In addition to demonstrating what's possible with open data, apps invite people to engage with government. The Vision Zero app leads people to closely explore road safety datasets. The Clean Streets Index app asks citizens to get involved by reporting illegal dumping and volunteering for cleanups and shares ideas for putting the data to use, such as preventing illegal dumping and effectively deploying trash bins.
3.) Provide Context through Story Maps
Story maps are applications that combine interactive maps with multimedia—photos, videos, audio, and text—to tell place-based stories. This format gives governments a way to walk people through the data in one, clean, intuitive app. Los Angeles’ Clean Streets Index, Road to 2400, and Vision Zero apps are all story maps.
The Philadelphia Police Department's Outlook toward 21st Century Policing story map promotes the city's open data site, OpenDataPhilly.org, describing it as a way to ensure public access to critical public safety information. It also shows a map of violent crime by census tract, explaining that police efforts are focused accordingly; the map helps the police prioritize their work.
Other maps in the story map address important issues such as racial breakdown of car and pedestrian stops as well as shooting incidents across the city. In the text of this app, citizens are encouraged to evaluate data in its proper context and visit the Philadelphia Police Department's Accountability page.
Efforts like those of Los Angeles and Philadelphia communicate what is going on in a city much more than datasets alone can do. This approach supports transparency and accountability while also strengthening communication.
4.) Offer Training and Developer Resources
One of the biggest changes in the evolution of open data is educating the public. Taking the time to create short online videos gives the general public valuable information on how they can use open data. Tutorials can also generate ideas for application development, which in turn, increases a government's return on open data investments. Los Angeles supports application development with a prominent link to developer resources.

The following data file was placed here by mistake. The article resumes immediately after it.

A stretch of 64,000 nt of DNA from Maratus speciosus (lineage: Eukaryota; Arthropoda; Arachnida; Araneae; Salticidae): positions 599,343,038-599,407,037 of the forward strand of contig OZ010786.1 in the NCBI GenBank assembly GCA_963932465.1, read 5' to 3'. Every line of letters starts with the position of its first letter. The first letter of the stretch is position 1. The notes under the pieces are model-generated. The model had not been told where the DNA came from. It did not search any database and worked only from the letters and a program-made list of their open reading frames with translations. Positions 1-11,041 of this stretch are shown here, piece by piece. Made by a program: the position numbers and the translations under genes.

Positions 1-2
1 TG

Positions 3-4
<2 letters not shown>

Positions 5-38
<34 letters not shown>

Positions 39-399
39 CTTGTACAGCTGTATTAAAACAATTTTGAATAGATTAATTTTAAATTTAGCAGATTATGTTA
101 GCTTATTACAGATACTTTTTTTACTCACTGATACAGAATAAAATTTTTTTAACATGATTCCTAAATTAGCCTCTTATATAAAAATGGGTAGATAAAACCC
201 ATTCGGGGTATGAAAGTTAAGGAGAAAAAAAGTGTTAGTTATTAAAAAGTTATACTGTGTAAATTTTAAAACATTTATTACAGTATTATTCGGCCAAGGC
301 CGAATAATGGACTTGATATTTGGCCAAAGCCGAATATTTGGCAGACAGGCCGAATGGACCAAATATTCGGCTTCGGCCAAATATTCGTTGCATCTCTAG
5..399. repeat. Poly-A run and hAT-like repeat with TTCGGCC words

The open data portal for the City of Johns Creek, Georgia, not only highlights the categories of data it offers, including base data, demographic data, and public safety data, but it also shows the data that's trending and how-to videos. The three videos that are currently on the site show people how they can use open data to locate potential customers, find vacant commercial sites, and discover restaurants along a commute.
This emerging, holistic approach to delivering open data brings more people into the open data fold. Open data is no longer just for people who have deep technical expertise. Anyone can find government data, watch a tutorial on how to make use of it, peruse some apps for inspiration, and start using the data he or she is interested in. This workflow drives a culture of innovation and allows more people to contribute to building smart communities: citizen engagement at its best.
Christopher Thomas is Director of Government Markets for Esri.